Friday, September 29, 2017
This week, David Gamage (Indiana) reviews a new draft article by Allison Christians (McGill Law), Buying in: Residence and Citizenship by Investment.
Want to buy yourself a citizenship? According to Christians’s new draft article, doing so from Panama would cost you $5,000 USD, doing so from the United Kingdom would cost you $62,525 USD, and doing so from Singapore would cost you $1,794,000 USD.
Would this be worth the cost? Christians discusses how some of these nations hope to attract wealthy citizens from other nations. However, emigrating from the U.S. is harder to accomplish, at least from a tax perspective, due the U.S. practice of taxing its citizens on worldwide income. Christians thus also discusses barriers to exit, again from a citizenship tax perspective.
Overall, I recommend Christians’s new draft article for a fun and educational read. The article did not change my views about any major questions of tax policy. But I learned quite a bit about different countries’ practices when it comes to taxation and citizenship status, and this was more than worth the price of the download.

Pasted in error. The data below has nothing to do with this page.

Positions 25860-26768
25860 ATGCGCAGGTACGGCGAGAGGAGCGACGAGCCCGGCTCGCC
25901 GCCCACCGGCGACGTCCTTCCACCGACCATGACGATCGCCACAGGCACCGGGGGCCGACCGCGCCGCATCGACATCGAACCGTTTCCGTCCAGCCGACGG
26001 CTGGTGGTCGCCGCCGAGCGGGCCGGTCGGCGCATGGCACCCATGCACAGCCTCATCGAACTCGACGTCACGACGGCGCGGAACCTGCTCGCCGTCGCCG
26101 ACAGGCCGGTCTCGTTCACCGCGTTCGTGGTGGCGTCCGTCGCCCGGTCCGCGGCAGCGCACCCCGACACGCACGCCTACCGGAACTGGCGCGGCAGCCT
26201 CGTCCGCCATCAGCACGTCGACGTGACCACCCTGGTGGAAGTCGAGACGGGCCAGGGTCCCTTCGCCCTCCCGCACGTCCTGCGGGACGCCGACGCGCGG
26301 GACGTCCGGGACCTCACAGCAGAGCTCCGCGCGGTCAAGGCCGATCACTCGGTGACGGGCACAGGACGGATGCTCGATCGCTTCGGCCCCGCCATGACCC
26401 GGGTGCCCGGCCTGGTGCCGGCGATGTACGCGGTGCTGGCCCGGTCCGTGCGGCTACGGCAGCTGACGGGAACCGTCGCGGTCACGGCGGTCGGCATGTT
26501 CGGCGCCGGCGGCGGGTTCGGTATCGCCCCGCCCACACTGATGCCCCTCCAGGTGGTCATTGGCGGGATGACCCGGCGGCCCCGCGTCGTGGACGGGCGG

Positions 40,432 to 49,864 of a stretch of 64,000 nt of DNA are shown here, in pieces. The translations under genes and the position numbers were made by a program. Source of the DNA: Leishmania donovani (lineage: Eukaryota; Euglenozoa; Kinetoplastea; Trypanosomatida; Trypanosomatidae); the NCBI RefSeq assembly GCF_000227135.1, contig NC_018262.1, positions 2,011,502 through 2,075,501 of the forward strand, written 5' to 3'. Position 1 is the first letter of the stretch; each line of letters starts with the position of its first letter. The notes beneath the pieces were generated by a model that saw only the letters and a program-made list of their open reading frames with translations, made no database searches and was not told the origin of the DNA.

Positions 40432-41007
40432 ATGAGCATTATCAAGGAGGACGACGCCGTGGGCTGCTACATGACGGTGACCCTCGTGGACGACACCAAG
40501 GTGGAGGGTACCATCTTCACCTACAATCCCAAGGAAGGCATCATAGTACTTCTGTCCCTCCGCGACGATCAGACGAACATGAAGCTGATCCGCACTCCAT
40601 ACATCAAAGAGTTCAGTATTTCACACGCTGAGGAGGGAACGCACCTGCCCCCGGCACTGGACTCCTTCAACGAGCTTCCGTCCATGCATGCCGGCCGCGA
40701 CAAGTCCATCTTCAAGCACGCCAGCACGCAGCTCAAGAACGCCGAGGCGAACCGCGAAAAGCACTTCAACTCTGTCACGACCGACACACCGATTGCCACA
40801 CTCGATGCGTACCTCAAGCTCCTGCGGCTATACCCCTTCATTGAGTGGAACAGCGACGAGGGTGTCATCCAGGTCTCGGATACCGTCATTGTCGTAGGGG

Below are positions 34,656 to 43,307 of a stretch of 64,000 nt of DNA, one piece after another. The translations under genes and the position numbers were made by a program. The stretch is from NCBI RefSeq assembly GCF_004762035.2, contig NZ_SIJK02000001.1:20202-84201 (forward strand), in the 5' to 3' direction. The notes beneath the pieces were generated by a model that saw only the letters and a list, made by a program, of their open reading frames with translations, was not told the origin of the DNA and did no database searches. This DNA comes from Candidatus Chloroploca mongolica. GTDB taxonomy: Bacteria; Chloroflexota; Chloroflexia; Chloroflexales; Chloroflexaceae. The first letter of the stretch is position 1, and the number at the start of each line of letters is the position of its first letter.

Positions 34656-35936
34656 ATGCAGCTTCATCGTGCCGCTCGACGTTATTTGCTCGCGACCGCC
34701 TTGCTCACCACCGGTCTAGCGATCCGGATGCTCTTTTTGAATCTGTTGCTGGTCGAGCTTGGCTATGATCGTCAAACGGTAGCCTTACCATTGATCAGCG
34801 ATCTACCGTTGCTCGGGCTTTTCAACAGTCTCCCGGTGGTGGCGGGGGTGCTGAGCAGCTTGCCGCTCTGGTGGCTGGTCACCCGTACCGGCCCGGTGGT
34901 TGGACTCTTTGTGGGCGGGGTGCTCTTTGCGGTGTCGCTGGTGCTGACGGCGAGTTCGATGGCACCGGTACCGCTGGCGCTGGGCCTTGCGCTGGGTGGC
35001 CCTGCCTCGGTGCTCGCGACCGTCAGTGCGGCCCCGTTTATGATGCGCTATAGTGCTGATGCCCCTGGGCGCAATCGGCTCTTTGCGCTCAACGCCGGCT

Here’s the rest of this week’s SSRN Tax Roundup:
- Noel P Brock (Eastern Michigan Univeristy) & Hughlene A. Burton (University of North Carolina at Charlotte), Tax Treatment of 'Carried Interest'
- Noel P Brock (Eastern Michigan Univeristy), Edward J. Schnee (Alabama), & Shane Stinson (Alabama), The Corporate Response to Government Attacks on Tax Shelters, International Journal of Financial Research Vol. 8, No. 1; 2017
- Karen C. Burke (University of Florida - Levin College of Law), Exploiting the Medicare Tax Loophole
- Philip T. Hackney (Louisiana State University Law), Prop Up the Heavenly Chorus? Labor Unions, Tax Policy, and Political Voice Equality, St. John's Law Review, Forthcoming
- Luzi Hail (University of Pennsylvania - The Wharton School), Stephanie A. Sikes (University of Pennsylvania – Accounting), & Clare Wang (University of Iowa - College of Business), Cross-Country Evidence on the Relation between Capital Gains Taxes, Risk, and Expected Returns, Journal of Public Economics, Vol. 151, pp. 56-73, 2017
- Terri Lynn Helge (Texas A&M Law), Rejecting Charity: Why the IRS Denies Tax Exemption to 501(C)(3) Applicants, Pittsburgh Tax Review, Vol. 14, No. 1, 2016
- Robert H. Sitkoff (Harvard Law), The Rise of Trust Decanting in the United States, 23 Trusts & Trustees (2017, Forthcoming)